Music critics and fans often say the same thing about The Panics: listening to their songs is like immersing yourself in the soundtrack to your own life. In their albums and EPs, people discover the cinematic score to their own lost Australian summers: the bittersweet Antipodean road-trips where they found first love and made new friends, only to lose it all on the way back. Underneath the elegant pop-rock tracks are modern hymns for a generation, anthems of rash joy and quiet heartbreak: all the songs you would have written yourself, if only you had the right words on hand.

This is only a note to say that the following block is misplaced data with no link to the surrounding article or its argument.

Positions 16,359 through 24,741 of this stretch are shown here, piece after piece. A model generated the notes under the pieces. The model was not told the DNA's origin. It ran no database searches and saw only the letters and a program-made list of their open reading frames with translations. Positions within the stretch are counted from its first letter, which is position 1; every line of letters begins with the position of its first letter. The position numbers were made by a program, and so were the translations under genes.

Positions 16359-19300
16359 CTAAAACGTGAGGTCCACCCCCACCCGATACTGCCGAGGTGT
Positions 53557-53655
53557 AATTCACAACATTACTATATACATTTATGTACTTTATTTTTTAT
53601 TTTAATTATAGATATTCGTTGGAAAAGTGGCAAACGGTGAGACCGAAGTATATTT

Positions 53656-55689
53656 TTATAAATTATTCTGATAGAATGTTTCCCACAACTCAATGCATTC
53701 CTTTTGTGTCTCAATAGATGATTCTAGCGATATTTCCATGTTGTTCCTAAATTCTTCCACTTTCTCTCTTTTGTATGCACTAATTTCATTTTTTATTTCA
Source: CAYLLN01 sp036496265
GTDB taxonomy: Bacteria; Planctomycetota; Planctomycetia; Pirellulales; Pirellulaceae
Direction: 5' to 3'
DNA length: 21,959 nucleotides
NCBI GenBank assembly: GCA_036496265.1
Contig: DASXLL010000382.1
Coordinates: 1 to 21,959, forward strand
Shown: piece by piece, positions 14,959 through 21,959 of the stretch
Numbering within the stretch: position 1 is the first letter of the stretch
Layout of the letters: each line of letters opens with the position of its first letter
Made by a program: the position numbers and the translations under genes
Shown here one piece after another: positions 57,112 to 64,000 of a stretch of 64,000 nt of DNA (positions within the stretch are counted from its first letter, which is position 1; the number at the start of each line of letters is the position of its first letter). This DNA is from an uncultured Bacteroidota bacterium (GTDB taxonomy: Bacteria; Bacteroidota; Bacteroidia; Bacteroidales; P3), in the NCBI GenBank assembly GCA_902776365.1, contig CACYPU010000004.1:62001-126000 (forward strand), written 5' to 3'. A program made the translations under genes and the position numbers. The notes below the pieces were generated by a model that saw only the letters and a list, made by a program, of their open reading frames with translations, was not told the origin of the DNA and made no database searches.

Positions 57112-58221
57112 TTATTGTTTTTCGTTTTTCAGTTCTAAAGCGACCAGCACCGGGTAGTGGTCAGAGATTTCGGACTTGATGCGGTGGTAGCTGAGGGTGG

For frontman and songwriter Jae Laffer, it makes complete sense that his listeners have forged those personal connections with the band’s music over the years. After all, The Panics’ albums have always been written as time capsules of the band’s own evolution. Each song is another chapter in the story of their lives, ever since banding together in high school all those years ago in Western Australia.
Since their last album Cruel Guards (2007), The Panics have also been crafting something new: an ambitious album that somehow embraces both stark intimacy and unapologetic grandeur. Written on one side of the Atlantic (Salford, England) and recorded on the other (Woodstock, New York), The Panics are now finished with their fourth record, and have brought it down across the Pacific and back home to Australia.